Elegy to my mum




My mother would be bemused by some of the “Feminists” of today. She just took for granted the equality of all creatures, great and small. In a male dominated environment, she was at home among educators, parish groups and community at large, ignoring the gender differences that may have existed. She mixed it with the best at Bridge, badminton, academic discussions and social action. She had a large heart and she gave from it unreservedly, always with a smile and genuine concern. It earned her the nick name of “Crackers”. And, she wore it proudly as though a badge.

A simple girl from a remote place in the Indian Himalayas, she graduated with a bachelors’ degree in education when few women ever went beyond matriculation. As a young graduate she was appointed Assistant Principal at a girl’s middle school. She gave up the job to marry, have children and play housewife to a district official. After ten years, with the family situation and the need to be self-sufficient she re-entered the world of teaching. Gifted and flexible, she responded to the needs of the school, teaching classes, when necessary, from the primary level to final year secondary students. Out of the classroom, she coached in sports like rounders and and net ball. She directed plays for the annual concerts. She helped introducing debating and elocutions to the school.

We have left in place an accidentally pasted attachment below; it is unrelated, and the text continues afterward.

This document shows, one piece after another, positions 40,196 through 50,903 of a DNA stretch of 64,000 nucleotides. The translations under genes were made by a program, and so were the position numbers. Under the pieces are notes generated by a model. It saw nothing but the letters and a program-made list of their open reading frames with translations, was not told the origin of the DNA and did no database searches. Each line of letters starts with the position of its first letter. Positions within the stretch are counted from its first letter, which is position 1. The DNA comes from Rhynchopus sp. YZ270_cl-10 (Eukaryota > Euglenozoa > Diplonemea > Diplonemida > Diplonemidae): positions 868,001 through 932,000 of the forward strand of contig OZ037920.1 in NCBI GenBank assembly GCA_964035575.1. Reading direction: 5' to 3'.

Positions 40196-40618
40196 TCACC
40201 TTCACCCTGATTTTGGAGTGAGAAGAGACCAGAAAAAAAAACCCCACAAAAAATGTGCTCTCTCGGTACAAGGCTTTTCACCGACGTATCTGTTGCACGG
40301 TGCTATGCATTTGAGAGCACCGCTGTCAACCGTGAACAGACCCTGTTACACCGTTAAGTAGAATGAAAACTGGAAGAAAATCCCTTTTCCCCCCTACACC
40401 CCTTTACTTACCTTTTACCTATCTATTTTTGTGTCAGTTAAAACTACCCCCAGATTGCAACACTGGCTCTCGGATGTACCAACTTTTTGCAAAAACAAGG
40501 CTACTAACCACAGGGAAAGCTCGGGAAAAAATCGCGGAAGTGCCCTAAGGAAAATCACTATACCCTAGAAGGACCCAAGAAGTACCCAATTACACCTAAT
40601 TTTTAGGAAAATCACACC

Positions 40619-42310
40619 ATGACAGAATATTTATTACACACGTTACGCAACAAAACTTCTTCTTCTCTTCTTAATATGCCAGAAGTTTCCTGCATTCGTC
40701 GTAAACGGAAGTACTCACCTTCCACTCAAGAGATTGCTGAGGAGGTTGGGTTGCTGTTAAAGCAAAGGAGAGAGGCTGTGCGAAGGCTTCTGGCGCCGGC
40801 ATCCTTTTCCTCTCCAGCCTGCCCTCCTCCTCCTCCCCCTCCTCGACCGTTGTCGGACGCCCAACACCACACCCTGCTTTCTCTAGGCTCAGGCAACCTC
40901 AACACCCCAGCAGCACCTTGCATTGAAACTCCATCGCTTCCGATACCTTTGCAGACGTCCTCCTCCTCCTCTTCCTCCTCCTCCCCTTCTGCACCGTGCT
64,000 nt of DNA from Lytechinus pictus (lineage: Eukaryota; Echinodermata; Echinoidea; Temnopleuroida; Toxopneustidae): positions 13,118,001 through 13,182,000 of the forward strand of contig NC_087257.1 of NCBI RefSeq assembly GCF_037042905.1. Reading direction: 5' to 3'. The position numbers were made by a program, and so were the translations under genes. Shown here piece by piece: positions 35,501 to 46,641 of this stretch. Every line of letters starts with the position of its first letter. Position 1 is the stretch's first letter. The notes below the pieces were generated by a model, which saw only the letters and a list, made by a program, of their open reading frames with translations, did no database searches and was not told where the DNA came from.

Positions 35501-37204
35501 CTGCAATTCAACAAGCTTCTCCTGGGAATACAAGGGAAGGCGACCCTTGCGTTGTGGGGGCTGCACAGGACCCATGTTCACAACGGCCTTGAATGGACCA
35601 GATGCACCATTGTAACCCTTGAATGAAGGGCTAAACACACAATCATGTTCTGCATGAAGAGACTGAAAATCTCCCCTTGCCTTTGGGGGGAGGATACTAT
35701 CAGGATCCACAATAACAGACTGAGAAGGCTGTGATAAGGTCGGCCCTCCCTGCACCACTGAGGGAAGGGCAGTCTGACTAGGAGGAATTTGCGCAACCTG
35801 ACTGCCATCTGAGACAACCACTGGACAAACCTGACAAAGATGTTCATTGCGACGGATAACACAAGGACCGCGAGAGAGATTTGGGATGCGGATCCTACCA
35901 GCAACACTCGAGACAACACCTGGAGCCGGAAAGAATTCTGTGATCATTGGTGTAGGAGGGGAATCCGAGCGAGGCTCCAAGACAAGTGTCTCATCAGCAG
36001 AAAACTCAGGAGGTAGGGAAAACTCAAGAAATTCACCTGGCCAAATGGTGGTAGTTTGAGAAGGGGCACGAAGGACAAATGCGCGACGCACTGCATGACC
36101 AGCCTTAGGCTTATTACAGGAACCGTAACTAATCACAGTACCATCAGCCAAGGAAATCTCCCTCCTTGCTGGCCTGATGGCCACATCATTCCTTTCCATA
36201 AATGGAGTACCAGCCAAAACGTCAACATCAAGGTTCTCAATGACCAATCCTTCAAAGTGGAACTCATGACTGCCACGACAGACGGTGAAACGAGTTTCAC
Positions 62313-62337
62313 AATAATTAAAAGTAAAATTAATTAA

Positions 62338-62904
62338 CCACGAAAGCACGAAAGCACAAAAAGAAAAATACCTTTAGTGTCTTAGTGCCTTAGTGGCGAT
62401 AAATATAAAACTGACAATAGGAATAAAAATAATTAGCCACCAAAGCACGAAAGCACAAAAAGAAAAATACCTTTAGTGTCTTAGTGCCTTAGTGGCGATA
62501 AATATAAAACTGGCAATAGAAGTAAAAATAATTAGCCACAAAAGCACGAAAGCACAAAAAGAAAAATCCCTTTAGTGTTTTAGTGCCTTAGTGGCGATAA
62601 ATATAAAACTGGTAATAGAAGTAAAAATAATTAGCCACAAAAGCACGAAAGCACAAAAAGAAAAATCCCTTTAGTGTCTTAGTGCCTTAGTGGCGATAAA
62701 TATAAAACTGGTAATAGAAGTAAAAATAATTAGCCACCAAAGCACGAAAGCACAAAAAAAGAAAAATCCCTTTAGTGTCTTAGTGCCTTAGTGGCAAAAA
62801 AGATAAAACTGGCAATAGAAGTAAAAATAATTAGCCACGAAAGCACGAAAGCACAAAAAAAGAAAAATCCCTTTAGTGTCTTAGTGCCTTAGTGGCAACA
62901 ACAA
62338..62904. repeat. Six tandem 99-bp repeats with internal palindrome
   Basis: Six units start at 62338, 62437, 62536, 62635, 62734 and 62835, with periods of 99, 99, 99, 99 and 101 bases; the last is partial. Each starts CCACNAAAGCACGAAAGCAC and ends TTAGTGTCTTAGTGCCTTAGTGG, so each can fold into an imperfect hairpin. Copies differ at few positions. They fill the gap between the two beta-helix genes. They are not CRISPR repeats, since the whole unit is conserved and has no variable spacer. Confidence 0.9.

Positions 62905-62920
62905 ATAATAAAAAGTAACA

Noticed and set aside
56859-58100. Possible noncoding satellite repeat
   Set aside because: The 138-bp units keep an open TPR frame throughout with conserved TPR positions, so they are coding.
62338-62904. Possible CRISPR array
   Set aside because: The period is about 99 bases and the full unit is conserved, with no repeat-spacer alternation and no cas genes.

The school authorities, with a missionary bias, relied on her to fill many technical and skills gaps in its administration. She would prepare things like the school timetable. She coached and mentored many young people, preparing them for teaching careers of their own. When the headmistress of the kindergarten left, the authorities turned to her to fill a big void. She threw herself into it just as she did in all things; imbibing emerging methods of teaching the “Three Rs”. She then disseminated the skills among other members of the staff. Vacations and off times were dedicated to the institution she loved. She went out of her way to help in the establishment of sister schools in Meerut and New Delhi.
The parish priest and the nuns at the local convent knew they could call on her assistance when necessary. They knew mum could approach district and education authorities through her contacts. But, her circle of friends went beyond the Parish and school. Her friendships went across religious groups, communities and social status; people who could rely on her as much as she relied on them.
As an activist she started early. While a school girl, she earned a reprimand from the Father of the Nation, Mahatma Gandhi, for arranging civic action against grog shops in her town. In a post card he admonished her to give up the protest and return instead to her books. Later, as a young woman she was an organiser of a strike by the Agra city cleaners. She lamented the action because it caused a stink around the city. She continued to help the marginalised through her life. At one stage she was being wooed for support by two rival political parties as a potential voter winner.
For all this she was rewarded by a large crowd that materialised at her funeral to pay their final respects.